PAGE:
ACLU, ACLU of Florida, NAACP-LDF File Complaint Against Discriminatory Hair Policies in Florida Schools
TALLAHASSEE, Fla. — The American Civil Liberties Union, the ACLU of Florida, and the NAACP Legal Defense and Educational Fund, Inc. (LDF) today filed an administrative complaint with the Florida Department of Education on behalf of the family of Clinton (C.J.) Stanley Jr., a six-year-old African-American boy who was enrolled at A Book’s Christian Academy in Apopka, Florida. A Book’s denied C.J. entry to his first day of school because he wears his hair in locs which go past his ears.
In kicking C.J. out of school on his first day, A Book’s cited a discriminatory school policy that prohibits certain hairstyles that target and disproportionately penalize Black students. The complaint argues that because A Book’s receives public funding, its policy violates the Civil Rights Act of 1964.
C.J. was enrolled at A Book’s through a publicly funded scholarship program. He arrived for the first day of school at A Book’s on August 13, 2018, only to be told that he could not attend school because his hair extended below his ears and was styled in locs. A Book’s handbook prohibits boys from wearing “dreads” and requires boys’ hair to be “tapered cut, off the collar and ears.”
“By stigmatizing students of color and preventing them from going to school, hair policies like A Book’s serve only to harm students like C.J.,” said LDF Assistant Counsel Angel Harris. “Florida has a responsibility to ensure that any schools receiving public funding comply with federal civil rights laws. We urge the state Department of Education to take steps necessary to prevent other children from enduring an ordeal similar to C.J.’s.”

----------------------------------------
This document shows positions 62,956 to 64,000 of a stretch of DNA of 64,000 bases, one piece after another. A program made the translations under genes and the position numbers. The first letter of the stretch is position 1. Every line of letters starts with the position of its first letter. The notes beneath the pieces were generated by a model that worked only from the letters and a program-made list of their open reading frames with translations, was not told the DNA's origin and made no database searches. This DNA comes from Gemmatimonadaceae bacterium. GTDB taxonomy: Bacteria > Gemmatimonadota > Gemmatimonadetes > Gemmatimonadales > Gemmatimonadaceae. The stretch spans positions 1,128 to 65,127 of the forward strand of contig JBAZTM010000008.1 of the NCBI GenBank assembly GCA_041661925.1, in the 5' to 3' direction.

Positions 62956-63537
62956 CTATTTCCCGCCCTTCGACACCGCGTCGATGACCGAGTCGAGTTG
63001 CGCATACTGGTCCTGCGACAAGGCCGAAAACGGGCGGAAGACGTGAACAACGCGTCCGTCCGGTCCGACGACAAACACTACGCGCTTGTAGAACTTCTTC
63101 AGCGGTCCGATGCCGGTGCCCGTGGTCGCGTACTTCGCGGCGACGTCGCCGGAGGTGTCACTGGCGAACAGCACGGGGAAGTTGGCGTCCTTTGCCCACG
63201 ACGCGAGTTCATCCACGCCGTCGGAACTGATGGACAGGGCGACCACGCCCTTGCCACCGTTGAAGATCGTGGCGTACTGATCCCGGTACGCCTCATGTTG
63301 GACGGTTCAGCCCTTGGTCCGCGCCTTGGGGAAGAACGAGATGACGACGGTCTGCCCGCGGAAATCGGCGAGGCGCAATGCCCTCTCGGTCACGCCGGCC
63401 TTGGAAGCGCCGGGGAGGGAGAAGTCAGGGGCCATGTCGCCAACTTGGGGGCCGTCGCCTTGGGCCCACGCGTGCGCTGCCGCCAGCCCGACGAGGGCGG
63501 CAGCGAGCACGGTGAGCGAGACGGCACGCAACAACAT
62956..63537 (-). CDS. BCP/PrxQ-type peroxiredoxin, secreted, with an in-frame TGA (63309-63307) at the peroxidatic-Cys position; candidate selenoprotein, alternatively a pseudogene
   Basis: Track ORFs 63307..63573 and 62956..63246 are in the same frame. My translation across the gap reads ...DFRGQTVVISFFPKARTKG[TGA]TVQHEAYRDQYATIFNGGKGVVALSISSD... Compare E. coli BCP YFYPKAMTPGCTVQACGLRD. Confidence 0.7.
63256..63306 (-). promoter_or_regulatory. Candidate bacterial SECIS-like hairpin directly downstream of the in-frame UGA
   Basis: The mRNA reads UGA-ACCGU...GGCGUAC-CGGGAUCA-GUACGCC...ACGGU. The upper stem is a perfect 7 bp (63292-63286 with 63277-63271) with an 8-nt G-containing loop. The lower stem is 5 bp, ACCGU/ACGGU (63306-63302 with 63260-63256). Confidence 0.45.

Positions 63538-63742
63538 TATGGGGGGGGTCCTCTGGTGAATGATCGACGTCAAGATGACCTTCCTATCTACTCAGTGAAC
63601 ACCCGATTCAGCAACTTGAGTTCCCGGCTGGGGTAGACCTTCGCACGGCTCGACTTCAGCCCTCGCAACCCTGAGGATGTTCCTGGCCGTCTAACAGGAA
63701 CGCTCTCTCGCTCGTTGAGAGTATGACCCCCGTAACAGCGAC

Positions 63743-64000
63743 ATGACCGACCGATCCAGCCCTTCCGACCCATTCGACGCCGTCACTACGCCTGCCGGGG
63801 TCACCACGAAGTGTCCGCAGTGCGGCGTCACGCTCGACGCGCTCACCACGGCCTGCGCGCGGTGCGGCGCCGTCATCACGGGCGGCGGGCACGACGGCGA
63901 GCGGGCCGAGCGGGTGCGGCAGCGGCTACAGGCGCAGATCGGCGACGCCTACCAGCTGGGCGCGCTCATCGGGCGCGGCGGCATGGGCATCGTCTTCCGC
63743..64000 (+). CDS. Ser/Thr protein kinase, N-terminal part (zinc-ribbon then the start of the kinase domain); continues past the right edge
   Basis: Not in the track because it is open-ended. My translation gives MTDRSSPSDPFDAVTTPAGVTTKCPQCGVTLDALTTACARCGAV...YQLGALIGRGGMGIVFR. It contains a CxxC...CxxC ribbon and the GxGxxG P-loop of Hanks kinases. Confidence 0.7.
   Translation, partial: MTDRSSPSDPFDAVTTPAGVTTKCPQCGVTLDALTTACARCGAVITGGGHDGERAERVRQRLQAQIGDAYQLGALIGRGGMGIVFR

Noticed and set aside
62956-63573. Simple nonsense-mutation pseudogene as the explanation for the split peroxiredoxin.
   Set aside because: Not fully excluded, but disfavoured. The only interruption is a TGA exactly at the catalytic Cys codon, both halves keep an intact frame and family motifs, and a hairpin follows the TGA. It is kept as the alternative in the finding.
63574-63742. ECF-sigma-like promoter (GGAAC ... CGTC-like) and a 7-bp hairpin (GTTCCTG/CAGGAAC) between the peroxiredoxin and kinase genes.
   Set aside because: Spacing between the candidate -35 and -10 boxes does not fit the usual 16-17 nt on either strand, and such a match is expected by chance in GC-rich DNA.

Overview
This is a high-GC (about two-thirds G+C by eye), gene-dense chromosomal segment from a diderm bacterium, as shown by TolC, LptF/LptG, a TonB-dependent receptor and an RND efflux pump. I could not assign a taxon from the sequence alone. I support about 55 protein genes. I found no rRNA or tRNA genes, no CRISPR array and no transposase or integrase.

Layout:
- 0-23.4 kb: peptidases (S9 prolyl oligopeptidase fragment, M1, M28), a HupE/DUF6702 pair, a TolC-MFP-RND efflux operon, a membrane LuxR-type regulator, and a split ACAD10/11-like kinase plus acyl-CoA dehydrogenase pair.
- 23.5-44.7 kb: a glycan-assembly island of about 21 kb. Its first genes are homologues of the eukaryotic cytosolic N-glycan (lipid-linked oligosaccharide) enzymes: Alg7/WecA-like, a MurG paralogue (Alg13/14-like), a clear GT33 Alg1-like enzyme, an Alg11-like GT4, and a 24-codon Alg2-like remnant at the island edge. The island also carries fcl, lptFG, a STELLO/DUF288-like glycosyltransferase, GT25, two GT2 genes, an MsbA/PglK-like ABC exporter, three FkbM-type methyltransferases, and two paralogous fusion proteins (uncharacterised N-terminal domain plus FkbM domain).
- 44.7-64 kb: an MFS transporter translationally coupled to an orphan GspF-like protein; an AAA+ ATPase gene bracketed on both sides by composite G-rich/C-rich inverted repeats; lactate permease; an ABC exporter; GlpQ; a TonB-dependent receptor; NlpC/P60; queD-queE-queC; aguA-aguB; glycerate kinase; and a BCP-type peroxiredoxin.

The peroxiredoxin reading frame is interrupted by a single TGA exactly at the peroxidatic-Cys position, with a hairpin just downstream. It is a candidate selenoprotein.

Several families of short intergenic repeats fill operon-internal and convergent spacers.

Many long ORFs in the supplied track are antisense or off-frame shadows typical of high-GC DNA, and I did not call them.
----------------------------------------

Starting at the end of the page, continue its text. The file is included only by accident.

“No child should be humiliated and deprived of an education because of how they wear their hair,” said Nancy Abudu, legal director of the ACLU of Florida. “C.J.’s school – and the state Department of Education – should take steps to avoid subjecting other current and future students to this trauma. Racial equity must be considered in all school policies.”
The complaint is online here:
C.J.’s father shared his son’s story in a first-person blog here:
A video summary of the incident is here:
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